Last week, the Financial Accounting Standards Board and the International Accounting Standards Board each published for public comment a consultative document setting out their preliminary views on the first two chapters of an enhanced conceptual framework. The draft chapters define the objective of financial reporting, and the qualitative characteristics of decision-useful financial information.

The document is the result of a joint project "to build upon, improve and achieve the convergence of their existing conceptual frameworks." The boards' stated belief is that a common conceptual framework will improve the foundation and concepts that underlie global financial reporting, and serve as a more effective guide in developing global financial reporting standards.

The FASB and the IASB invite comments to be submitted thru November 3, 2006, on the document. An exposure draft of these chapters is expected to be published in 2007.

The preliminary views document, " Conceptual Framework for Financial Reporting: Objective of Financial Reporting and Qualitative Characteristics of Decision-Useful Financial Reporting Information," is available at fasb.org/draft/pv&ic_ed.shtml.

They provide an extensive discussion on basis concepts, and are seen by FASB and IASB as providing the foundation that is needed to move towards "developing principles-based and converged standards."

What I found most interesting in the document was a discussion at the end of Chapter Two to the posed question of "How Should Standard Setters Evaluate the Benefits and Costs of Financial Reporting Requirements?" The boards concluded:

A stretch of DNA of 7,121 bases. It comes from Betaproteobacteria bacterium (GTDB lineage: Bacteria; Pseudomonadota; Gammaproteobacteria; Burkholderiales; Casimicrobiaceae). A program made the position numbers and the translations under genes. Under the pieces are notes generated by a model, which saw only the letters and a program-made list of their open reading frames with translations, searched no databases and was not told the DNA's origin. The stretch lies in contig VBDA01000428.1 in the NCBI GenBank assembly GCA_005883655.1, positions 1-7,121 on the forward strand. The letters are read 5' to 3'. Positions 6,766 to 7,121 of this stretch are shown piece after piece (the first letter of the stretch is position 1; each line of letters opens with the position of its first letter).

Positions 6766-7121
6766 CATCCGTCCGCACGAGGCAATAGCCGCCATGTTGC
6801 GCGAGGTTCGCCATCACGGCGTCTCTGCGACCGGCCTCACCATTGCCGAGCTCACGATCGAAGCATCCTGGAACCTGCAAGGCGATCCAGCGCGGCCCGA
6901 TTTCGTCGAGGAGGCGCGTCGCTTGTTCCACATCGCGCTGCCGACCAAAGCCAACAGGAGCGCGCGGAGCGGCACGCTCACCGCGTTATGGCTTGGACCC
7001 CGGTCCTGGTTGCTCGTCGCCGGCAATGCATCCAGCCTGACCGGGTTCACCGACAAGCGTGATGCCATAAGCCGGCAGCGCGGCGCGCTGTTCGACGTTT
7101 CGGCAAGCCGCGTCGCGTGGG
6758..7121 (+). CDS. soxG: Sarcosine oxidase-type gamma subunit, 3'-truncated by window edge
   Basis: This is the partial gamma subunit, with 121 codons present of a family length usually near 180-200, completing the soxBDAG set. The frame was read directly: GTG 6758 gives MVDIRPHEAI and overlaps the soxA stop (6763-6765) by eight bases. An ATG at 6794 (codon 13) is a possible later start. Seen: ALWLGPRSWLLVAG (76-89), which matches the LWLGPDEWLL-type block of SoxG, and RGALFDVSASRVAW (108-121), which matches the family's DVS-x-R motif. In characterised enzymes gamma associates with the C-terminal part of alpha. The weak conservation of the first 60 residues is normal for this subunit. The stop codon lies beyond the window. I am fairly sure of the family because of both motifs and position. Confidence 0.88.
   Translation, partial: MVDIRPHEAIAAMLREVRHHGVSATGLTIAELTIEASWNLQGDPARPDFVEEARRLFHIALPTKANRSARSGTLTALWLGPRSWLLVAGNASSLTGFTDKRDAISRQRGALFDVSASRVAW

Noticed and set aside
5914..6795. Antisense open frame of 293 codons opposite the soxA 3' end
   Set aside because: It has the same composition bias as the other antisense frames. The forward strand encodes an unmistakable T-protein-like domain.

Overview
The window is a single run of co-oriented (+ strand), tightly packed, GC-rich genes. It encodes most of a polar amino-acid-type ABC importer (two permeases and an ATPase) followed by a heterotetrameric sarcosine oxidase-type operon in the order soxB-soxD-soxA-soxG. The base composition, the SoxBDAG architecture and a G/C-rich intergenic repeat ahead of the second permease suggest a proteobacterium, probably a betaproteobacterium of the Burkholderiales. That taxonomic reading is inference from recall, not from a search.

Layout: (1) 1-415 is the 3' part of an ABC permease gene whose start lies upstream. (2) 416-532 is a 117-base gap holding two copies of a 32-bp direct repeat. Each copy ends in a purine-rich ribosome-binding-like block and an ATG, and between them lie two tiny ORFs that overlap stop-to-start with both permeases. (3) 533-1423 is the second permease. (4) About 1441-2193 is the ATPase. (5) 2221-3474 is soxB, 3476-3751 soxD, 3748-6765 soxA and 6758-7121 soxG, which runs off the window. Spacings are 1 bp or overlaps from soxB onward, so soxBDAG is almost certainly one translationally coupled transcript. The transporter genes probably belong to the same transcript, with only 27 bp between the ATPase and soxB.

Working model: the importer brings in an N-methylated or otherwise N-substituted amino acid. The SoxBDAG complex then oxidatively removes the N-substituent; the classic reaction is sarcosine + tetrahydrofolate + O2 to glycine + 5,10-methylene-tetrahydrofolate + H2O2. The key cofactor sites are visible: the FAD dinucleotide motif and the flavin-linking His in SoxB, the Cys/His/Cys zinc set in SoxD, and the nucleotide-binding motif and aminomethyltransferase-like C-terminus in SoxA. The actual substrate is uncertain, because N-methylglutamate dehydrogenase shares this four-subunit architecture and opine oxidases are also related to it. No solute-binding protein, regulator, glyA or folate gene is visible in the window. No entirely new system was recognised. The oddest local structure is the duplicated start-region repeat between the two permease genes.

"Regardless of the difficulty, standard setters must take into account both the benefits and the costs of proposed financial reporting requirements. The boards concluded that the framework should commit standard setters to seek information from constituents about their expectations of the nature and quantity of the benefits and costs of proposed standards and to consider that information in their deliberations. In other words, the Boards concluded that the improved framework should go further in the area of assessing benefits and costs than the existing frameworks do. But the framework stops short of committing standard setters to demonstrate that the benefits of a proposed requirement would justify the related costs. To suggest in the framework that standard setters should attempt to conduct rigorous, quantitative cost-benefit analyses would raise expectations beyond what is feasible and might make it more difficult for standard setters to improve financial reporting."

Increased convergence is a noble objective. But implementing it will be difficult. it is off to a good start with this first effort that states commonality with regard to the underlying concepts. By favoring incorporating a more sophisticated cost-benefit analysis in the standard setters' decision-making process, there is an increased chance of buy-in from all interested parties. Globalization requires globalization of accounting standards. That process has begun on the right footing.

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